HONG KONG (Reuters) - The earth is too small to accommodate all the biofuels projects envisioned for the globe, and this raises doubts whether green fuels will ever play a big role in weaning the world off crude oil.
The idea of producing an endless supply of inexpensive fuel from what sprouts from the soil seemed almost too good to be true for a world worried about global warming, caused in part by the burning of fossil fuels.
And perhaps it is. It has become increasingly clear that it will not be possible to grow enough crops to cover global demand for food and fuel, especially as water is becoming scarce and pressure is mounting from the environmental lobby to conserve tropical rainforests and wildlife.
Over the past year, a biofuel boom worldwide has already sharply boosted agricultural prices, sparking worries over food supply as the world’s population continues to grow.
David Jackson, an analyst at LMC International Ltd in London, calculated that the world would need an additional 100 million hectares of farmland if all countries were to blend 5 percent of biofuels into the cars --- as many envisage by 2015.
The required land, about half the size of Indonesia, would match roughly the total additional land available for farming on earth, including remote areas of Africa or Brazil.
“There’s no perfect solution for ethanol or biodiesel from food crops, or from agriculture,” Jackson told Reuters. “In total the amount of land available is roughly 100 million hectares worldwide ... But that’s not all going to be developed.”
The analysts said that while sugar was the most land-efficient feedstock for ethanol, it needed plenty of water.
It would take several years before the commercial use of the next generation technology, which would turn agricultural waste into fuel ethanol, they said.
For biodiesel, there is also no alternative feedstock to edible oils, such as palm oil or soyoil, in the foreseeable future, despite an enthusiasm for non-edible oils from oilseed plants like jatropha in countries such as India and China.
DREAM OR NIGHTMARE?
Another reason why the green dream is fading lies with the rocky economics of biofuel.
Oil prices have soared 40 percent this year but once-lowly palm oil has jumped by two-thirds. So now palm oil costs an astonishing $735 a tonne, making crude a bargain at about $593 a tonne.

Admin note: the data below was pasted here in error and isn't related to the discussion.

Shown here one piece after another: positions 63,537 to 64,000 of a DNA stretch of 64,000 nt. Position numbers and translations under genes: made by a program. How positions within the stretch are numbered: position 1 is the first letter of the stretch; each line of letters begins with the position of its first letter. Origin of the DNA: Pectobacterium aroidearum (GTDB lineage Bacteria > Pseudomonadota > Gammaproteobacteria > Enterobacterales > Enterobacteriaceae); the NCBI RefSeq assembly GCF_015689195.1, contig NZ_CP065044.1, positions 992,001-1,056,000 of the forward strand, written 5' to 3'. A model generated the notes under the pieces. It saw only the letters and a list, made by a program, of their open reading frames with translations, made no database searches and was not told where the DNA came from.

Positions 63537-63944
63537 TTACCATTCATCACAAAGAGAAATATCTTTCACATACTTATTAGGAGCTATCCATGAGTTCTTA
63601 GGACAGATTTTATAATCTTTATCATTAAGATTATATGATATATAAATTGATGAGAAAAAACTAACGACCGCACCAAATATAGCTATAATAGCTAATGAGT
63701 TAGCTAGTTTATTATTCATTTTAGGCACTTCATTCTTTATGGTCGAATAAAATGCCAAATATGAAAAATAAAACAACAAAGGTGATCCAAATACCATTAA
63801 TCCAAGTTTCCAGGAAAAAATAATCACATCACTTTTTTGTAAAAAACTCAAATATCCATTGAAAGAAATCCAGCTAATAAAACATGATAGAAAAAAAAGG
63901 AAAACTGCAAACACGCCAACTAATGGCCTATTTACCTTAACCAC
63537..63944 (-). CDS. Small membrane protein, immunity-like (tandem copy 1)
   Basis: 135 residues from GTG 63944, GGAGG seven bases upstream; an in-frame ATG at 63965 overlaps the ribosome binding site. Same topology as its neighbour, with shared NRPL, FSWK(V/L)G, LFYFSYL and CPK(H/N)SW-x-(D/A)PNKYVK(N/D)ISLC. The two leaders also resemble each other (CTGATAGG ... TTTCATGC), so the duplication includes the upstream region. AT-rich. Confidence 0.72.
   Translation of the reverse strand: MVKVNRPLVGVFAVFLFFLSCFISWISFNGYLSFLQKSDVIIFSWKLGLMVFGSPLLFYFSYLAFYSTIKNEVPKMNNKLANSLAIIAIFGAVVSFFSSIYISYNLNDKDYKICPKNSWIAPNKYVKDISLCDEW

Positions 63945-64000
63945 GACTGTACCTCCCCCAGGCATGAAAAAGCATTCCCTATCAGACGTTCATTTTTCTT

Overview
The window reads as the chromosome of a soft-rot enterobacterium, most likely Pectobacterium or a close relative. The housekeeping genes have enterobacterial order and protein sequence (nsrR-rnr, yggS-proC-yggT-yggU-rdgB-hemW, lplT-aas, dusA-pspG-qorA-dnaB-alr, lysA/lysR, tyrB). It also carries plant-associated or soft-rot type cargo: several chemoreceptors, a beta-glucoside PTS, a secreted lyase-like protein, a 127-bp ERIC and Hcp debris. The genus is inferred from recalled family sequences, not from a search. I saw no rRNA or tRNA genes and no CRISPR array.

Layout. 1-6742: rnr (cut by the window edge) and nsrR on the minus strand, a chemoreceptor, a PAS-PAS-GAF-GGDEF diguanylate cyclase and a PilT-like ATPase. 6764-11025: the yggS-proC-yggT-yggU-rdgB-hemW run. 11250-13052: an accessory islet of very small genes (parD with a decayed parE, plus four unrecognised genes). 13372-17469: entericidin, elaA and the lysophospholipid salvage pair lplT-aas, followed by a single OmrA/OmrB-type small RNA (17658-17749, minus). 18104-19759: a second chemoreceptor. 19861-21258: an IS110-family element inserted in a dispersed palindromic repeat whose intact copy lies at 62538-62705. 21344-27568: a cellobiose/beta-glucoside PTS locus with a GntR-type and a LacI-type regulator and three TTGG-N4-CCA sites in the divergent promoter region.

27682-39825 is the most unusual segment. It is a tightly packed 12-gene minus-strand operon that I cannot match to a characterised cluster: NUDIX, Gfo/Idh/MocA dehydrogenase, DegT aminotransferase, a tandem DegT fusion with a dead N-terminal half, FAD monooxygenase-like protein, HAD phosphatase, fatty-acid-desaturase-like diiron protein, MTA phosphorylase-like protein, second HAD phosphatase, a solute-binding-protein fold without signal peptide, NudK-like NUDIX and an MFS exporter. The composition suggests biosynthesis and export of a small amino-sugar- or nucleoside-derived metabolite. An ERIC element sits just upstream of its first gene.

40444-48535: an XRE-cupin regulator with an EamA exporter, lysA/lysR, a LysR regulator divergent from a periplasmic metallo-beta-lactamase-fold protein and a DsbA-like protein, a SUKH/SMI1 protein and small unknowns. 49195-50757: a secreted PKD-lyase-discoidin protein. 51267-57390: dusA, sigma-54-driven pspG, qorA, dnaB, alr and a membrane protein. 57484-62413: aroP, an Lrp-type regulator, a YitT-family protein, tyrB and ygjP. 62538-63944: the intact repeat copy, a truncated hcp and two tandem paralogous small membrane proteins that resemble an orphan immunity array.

Even in the United States, the world’s top ethanol producer where the government provides generous subsidies, profits are squeezed at biofuel plants by high corn costs and low ethanol prices.
In Southeast Asia, home to the world’s top producers of palm oil -- the most land-efficient vegetable oil -- many biodiesel projects have been also put on backburner due to the poor returns.
“While there has been a lot of optimism and bullishness for biofuels in 2006 ... a lot of announced plants have not transpired into actual construction,” said Cherie Tan, vice president for corporate banking at Rabobank in Singapore.
“Many investors people have a wait-and-see approach now.”
Tan estimated that less than a half of biofuels projects in the region had materialized, with total annual capacity in the region estimated around 250,000 tonnes.
The rise in raw material prices for palm and corn is also setting off alarm bells for governments worried about the rising cost of basic foods.
Frank Gunstone, honorary professor at Scottish Crop Research Institute, said the world would need an additional 10 million tonnes of vegetable oils a year to meet demand from both the food and fuel sectors.
Global output of vegetable oils rose to 153 million in the last crop year from 100 million tonnes 10 years earlier. But the annual increase was 9 million tonnes at best, falling short of the required 10 million this decade.
“The shortfall will impinge on prices and is already doing so,” Gunstone said.
To avoid the competition from the food sector, D1 Oils Plc, a UK-based biodiesel maker, has picked jatropha, planting 175,000 hectares worldwide, including in India and Africa.
Graham Prince, a spokesman for D1 Oils, said though jatropha could be grown on barren, marginal land, it has yet to be developed into a commercial crop. Its leaves, nuts and seeds were toxic, yields random and it required hand-harvesting.
“We are right at the beginning of the history of jatropha as a commercial crop,” he said.
“But just in the first step we have taken, we have seen a more than 50 pct increase on the performance of the wild seed ... This gives us a lot of hope of what jatropha could do in future.”
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